20 Options to Zoom for On-line Classes [Updated]

from Teach Thought Personal

This is a sponsored post. Regardless of sponsorship, we never promote any content, tool or resource that we would not otherwise recommend. You can read more about our Sponsored Content Policy here.

While Skype has long been the standard and Google Meet has integration with Gmail and the Android operating system, the last few years in terms of video streaming platforms have belonged to Zoom.

In 2020, the Zoom app was downloaded 485 million times, and while active users are less clear as many businesses and school districts across the United States commit to distance teaching and learning for the 2021 school year, strong growth is likely for the foreseeable future.

And while that growth is well-deserved due to video quality, a robust feature set, usable free tiers, and other benefits, it’s still not perfect — and may not even sit well with your classes this school year. So what are the best alternatives to Zoom for online classes?

See also The definition of synchronous learning

What’s the best way to stream for teachers?

The big idea here is to help students learn, and live streaming videos is an important part of that. What is the best way for teachers to stream video content to their students?

It depends on. Which of these alternatives to zoom is best for you depends on your needs and factors, including your budget, your level of expertise, how long you will be using the video streaming platform for teaching, the grade level and the content area you are teaching, Your privacy and security concerns, the bandwidth of your students, and so on.

Of course, there is no such thing as “best” – and many of the choices below will reflect that. Some were designed primarily for business use, but could work well in a classroom setting as well. Others, like Twitch and Facebook Live, are not purely “Zoom alternatives” and certainly weren’t created for teachers, but in the right context could well work in a classroom, let alone university teachers, online tutoring, Types of Blended Learningand more.

With that foreword in mind, below are alternatives to Zoom for teachers.

Note: All prices are for standard non-discounted prices at the time of this article’s original publication. We will try to update the post with accurate information if this changes.

22 Alternatives to Zoom for Online Classes and Distance Learning

1. Blue jean

Description: Verizon’s video and remote meeting platform was designed to offer simple and secure video meetings with meeting calendars, browser capabilities, side chat and screen sharing.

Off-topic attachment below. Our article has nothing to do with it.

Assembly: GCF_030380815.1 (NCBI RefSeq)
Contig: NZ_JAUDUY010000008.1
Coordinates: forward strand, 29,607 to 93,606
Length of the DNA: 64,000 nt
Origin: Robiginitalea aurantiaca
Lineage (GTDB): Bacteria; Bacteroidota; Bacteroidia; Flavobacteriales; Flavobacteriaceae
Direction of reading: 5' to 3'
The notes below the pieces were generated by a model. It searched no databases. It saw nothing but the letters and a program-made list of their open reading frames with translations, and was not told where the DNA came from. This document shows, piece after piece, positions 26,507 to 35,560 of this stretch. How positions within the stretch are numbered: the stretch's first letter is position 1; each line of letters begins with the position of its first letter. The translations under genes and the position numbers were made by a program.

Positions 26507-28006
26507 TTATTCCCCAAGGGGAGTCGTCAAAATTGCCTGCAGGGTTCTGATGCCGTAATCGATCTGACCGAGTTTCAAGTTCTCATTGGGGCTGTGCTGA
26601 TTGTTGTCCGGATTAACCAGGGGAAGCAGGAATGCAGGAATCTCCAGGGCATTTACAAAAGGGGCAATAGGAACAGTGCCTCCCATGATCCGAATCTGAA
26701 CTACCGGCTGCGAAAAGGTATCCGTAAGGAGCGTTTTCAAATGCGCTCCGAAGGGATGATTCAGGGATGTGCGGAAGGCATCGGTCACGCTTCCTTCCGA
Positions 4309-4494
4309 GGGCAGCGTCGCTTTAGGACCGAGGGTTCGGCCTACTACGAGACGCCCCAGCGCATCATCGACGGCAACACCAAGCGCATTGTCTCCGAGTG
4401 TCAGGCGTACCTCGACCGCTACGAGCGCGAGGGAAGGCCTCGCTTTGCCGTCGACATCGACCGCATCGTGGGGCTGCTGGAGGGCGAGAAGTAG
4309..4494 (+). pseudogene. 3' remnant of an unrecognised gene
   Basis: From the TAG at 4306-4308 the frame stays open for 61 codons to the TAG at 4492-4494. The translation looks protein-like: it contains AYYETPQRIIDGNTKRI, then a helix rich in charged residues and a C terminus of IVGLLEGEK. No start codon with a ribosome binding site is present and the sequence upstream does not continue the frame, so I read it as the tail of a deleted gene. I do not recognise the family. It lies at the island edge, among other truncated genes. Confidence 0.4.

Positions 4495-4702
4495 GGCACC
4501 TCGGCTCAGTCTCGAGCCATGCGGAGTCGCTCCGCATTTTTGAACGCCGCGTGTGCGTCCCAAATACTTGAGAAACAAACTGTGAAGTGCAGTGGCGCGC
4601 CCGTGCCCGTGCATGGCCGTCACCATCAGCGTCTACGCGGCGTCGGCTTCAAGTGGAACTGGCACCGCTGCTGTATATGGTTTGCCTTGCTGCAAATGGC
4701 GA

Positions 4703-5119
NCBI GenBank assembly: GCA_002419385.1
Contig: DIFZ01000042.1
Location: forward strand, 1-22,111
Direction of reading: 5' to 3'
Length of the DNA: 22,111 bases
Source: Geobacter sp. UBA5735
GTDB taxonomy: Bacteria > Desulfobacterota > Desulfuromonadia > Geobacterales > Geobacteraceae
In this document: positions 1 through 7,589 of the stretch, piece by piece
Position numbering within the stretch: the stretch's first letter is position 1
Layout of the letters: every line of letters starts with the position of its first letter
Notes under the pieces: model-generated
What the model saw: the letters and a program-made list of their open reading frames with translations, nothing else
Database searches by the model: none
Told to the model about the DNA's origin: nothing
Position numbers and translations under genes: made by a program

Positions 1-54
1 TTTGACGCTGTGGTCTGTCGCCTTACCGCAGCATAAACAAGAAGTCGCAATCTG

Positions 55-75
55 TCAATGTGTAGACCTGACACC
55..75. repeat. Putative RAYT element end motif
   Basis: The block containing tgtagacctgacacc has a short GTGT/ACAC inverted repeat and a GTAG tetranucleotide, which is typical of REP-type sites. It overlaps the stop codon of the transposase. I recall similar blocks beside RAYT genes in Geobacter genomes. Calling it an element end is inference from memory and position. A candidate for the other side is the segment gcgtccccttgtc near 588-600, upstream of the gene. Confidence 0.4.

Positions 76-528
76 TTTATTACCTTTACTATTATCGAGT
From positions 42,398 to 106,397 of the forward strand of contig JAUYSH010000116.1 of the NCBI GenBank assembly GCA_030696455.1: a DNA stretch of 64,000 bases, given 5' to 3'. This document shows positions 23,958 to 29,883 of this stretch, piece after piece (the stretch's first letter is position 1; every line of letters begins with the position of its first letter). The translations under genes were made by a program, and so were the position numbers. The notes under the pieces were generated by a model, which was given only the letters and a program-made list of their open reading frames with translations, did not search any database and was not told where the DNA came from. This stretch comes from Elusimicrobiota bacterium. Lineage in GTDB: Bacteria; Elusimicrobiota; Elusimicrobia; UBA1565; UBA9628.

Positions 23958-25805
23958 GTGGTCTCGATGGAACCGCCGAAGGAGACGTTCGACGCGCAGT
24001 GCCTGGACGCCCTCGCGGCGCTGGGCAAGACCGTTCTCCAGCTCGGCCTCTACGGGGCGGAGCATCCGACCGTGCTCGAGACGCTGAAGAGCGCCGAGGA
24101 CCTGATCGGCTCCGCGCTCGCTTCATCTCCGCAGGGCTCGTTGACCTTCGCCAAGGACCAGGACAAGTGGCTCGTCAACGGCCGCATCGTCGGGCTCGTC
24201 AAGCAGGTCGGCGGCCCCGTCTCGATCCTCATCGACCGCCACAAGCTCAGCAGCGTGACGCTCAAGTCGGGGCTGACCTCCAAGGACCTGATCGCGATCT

Pricing: Free; other plans start at $9.99/month

Features: Unlimited meetings. No time limit, no credit card.

Other features: high-fidelity audio, award-winning performance, enterprise-class security, and best of all, it works on any device.

How to start with BlueJeans

2. Google Meet

Description: Google’s video meeting tool integrates with Gmail and, while limited compared to Zoom, has its uses.

Prices: Free

3. Melon

For a blended learning classroom, you can record a lesson and then upload it to YouTube or stream your polished recording to any streaming platform.

You can also record and stream at the same time, which gives you access to video files.

4. Skype

Description: Microsoft’s video calling platform that can be used via the mobile app via web browsers. It features stream recording, live subtitles and can also be used for phone calls.

Prices: Free

5. BigBlueButton

Description: Live whiteboards, presentation tool, chat, built-in polls, recording management and other features for teachers.

Pricing: From $150/month to $300/month

6. AnyMeeting

Description: A simple, small-scale virtual meeting platform

Pricing: A free tier for 4 participants (which is an odd limit right?) up to $12.99/month for up to 30

7. Webex

Description: Cisco-owned Webex is a standard business platform that offers many of the traditional streaming video features for online meetings, from video conferencing to larger online events and team whiteboarding. This may be more appropriate for a school department or district event than for teacher-student interactions.